Cigar Box Chest – Video Tutorial – New “Letters from the Past” Collage Sheets & Digital Image Set

For all you altered cigar box fans I have a project that is right up your alley.  By combining multiple cigar boxes you can create a piece of art that is also functional.  Hunt down some boxes, choose your theme and you’re good to go.
In the sample, I envisioned a vintage writing chest that carried all of the essentials of proper communication, perhaps traveling with an elegant woman during Jane Austen’s time.  

Of course, there are so many uses for a chest like this such as jewelry, keepsakes or maybe a place to store your favorite pieces of art. 
To go along with the writing chest I’ve created two new collage sheets.  Click on the image below to purchase the sheet.
To go along with the writing chest I’ve created two new collage sheets.  Click on the image below to purchase the sheet.
The digital image set includes all of the images in the collage sheet plus many more for a total of 98 images.  Along with more images, the digital image set gives you much more flexibility in printing just the images you want, and in resizing the images to your particular needs.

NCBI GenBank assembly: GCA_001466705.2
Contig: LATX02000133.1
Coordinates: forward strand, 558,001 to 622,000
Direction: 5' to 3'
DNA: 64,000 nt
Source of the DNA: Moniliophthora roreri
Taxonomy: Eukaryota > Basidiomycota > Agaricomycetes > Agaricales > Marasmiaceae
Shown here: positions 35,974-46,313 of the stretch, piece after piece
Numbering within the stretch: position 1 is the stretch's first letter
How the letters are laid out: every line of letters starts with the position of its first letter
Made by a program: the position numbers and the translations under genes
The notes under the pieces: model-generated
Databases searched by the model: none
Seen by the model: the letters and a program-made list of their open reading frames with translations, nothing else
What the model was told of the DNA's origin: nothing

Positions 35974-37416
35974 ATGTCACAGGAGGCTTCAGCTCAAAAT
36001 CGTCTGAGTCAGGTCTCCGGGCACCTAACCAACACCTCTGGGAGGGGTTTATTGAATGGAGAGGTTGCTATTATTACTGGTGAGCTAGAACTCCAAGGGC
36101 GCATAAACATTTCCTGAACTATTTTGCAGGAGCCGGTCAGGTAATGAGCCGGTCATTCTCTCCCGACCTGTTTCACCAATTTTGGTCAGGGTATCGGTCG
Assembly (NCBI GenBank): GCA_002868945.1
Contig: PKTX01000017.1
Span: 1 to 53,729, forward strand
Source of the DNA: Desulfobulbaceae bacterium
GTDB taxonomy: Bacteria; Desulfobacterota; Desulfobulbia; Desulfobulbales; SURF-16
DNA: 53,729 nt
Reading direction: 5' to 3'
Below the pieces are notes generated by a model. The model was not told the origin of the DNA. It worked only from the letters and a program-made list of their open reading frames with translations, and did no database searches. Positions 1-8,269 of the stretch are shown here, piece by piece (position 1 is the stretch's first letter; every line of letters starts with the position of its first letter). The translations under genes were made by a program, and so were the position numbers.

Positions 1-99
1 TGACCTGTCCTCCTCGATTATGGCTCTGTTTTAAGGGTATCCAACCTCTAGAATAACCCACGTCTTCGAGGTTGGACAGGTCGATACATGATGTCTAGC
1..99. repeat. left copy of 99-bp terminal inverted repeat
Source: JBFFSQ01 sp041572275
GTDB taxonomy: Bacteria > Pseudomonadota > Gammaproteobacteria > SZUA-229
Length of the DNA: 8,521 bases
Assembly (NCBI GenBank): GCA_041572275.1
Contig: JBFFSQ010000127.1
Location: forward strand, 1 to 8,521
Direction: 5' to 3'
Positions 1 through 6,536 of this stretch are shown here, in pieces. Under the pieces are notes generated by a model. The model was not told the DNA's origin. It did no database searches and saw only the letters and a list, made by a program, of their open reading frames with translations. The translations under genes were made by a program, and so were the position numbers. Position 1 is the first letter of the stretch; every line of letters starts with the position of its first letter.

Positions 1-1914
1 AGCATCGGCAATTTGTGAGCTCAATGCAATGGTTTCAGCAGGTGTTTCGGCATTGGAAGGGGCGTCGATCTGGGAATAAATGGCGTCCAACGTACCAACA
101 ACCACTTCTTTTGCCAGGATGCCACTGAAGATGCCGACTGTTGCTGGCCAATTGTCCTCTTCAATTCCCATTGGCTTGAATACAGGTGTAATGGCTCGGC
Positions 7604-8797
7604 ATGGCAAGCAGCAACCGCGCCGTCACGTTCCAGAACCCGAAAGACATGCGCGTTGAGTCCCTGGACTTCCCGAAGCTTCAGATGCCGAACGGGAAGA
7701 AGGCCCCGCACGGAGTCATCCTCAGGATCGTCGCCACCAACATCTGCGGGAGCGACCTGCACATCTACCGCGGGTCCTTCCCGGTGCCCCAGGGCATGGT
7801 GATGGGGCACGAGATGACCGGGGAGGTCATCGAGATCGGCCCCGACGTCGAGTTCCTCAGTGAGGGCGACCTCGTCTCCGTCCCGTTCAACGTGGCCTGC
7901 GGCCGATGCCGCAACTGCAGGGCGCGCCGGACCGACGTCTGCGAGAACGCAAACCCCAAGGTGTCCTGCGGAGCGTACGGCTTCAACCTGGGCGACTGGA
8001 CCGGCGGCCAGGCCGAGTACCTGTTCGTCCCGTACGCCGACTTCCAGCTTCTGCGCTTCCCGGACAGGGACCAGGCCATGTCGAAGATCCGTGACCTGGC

In this tutorial, I’ll cover how to alter, decorate and assemble cigar boxes to create a chest.  There is also a companion downloadable PDF document which includes the information covered in the tutorial.  Further down in this post you will find the complete list of the products I used on the sample chest.
If you choose to keep the look of the cigar boxes for your chest you will need to replace the cigar box edging paper.  Below are links to free collage sheets with edgings.  I suggest you print the edgings on thin glossy paper as it will look like the real thing and be thin enough to wrap and glue to the box edges.  I use what is called glossy “presentation” or “brochure” paper made for inkjet printers.  You can find it online and at office supply stores. 

Sunday, March 2, 2014

Tres Chic Dress Form Plus a Recap of the Dress Forms in the Series

Picture above is the final dress form in the series.  I made the first one in February 2011 and the last one last week.  Talk about a project taking a long time!

As requested, below is a recap of the rest of the dress forms in the series..
For all you altered cigar box fans, I have a new video tutorial project I’ll be posting this coming weekend so stay tuned!